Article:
Artist Patrick Dougherty has been working on his woven-wood sculptures – Lairs – at the Brooklyn Botanic Garden. I can’t wait to go and take my little girl. He has been working on them for the past few weeks. Its so nice to see this happening there and it’s such a ‘natural’ fit. I always thought it would be a wonderful place to make work. I’ve been working on new pieces that are ‘pod cities’ and have to do with finding safety through our environment and connecting it to concepts from the 50′s and 60′s about futuristic homes and city spaces. These works have a dreamy, fantasy quality that make me feel like a kid again.
I’m really looking forward to working with Tricia Fay from FGCU and the students there to complete the installation for the Caribbean Encounters show. My work often uses discarded materials, and most recently materials from abandoned housing and infrastructure. Ms. Fay has gotten her students involved and they are contributing by bringing in found wood. As well, some of her staff has sourced a truckload of wood paneling that has been weathered. I’m really excited about going down there and combing through the wood and then sourcing my own from the community surrounding the school. The invite for the show is seen below and links to the site for the exhibit.
Close Encounters: Contemporary Art by Caribbean Women opens February 18th at Florida Gulf Coast University. I’ll be heading down there in a week to build/install my piece “Tracks”. This will a sculpture/video installation using found and salvaged wood, and video work that uses old footage of the railways lines and cars, and film I took myself.
I’ve been working on this piece (in big and small ways) over the past few years. I went to Jamaica in August to get footage of and from the remaining (functioning) railway line in Jamaica. Traveling by trolley from Spanish Town to Ewarton – for approximately two hours. Trolley seen here:
I’m owe a big thank you to the Jamaica Railway Corporation for providing me with the opportunity to do this.
I have a mini obsession with vertical nature walls. So I was excited to see this in the NYTimes about growing green. IN PORTLAND, GROWING VERTICAL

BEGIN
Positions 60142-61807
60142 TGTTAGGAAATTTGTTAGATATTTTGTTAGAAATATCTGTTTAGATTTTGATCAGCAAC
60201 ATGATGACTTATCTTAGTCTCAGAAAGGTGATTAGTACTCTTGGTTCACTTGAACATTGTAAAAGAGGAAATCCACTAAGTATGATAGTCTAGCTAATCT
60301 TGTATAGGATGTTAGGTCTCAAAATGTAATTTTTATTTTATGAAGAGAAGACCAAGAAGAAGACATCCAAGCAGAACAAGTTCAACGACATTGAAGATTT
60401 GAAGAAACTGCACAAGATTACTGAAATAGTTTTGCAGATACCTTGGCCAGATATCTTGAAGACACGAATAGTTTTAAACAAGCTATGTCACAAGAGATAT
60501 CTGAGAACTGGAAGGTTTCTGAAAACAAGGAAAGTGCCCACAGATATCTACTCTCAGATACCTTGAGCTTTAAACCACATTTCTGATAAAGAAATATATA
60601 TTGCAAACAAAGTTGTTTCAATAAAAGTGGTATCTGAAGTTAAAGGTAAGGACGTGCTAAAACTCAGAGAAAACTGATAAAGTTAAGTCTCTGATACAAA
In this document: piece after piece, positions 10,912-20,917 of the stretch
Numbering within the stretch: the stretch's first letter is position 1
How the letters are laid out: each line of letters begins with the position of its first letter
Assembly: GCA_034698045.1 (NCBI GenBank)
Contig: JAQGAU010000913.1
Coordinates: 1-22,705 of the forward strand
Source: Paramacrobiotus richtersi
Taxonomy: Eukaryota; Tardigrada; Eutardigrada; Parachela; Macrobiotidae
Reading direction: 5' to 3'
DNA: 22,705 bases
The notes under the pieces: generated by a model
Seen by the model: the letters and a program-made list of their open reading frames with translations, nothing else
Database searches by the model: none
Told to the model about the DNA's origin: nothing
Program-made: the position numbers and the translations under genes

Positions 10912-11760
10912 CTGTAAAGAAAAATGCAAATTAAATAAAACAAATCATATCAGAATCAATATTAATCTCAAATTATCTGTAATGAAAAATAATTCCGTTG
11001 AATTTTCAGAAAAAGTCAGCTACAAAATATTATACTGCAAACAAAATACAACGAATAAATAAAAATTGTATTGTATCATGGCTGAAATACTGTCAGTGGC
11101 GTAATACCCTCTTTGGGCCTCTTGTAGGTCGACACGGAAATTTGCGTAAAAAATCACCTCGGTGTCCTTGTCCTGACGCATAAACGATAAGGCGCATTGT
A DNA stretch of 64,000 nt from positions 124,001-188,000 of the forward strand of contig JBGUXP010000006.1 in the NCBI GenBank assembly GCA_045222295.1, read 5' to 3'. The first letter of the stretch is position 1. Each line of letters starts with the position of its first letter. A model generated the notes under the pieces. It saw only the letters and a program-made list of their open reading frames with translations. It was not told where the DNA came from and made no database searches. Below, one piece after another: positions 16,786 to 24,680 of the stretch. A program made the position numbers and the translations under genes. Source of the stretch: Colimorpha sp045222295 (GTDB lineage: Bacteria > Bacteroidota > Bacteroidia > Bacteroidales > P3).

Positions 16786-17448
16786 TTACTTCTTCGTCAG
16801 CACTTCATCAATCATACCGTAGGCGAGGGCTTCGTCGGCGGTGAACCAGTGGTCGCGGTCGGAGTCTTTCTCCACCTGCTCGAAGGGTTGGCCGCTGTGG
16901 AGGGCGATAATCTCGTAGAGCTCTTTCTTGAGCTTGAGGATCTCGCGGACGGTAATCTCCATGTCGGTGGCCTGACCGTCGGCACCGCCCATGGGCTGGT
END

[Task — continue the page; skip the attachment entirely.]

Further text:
I’ve used vertical grass walls in my work (see here) and recently they have been popping up everywhere in art and design publications. They are a kind of visual and psychological escape from the gritty landscape of cities, and are suggestive of secret gardens or overgrown ruins.
James Griffioen of the blog Sweet Juniper has been documenting the deterioration of urban Detroit and taking these amazing photos of areas of the city that are becoming completely overgrown and reclaimed by nature.
Its funny that this simple beauty is what happens when we just disappear, and is what the project outlined in the article, aims to spend millions to achieve. Still worth it I think. Clearly all the kinks are not worked out yet, but hopefully this plan will become a reality.
I’ll be heading down to Florida to work on an installation in mid February for a show of Contemporary Art by Caribbean Women. The other artists in the show are Annalee Davis (Barbados), Babette Wainwright (Haiti), Elsa Mora (Cuba), Yunia Pavon, (Cuba), Ana Mendieta (Cuba. On loan from the Miami Art Museum) and myself (Jamaica). I’m really looking forward to the making of the work and the opening.
Contemporary Art by Caribbean Women
guest curated by FGCU Associate Professor of Art, Patricia Fay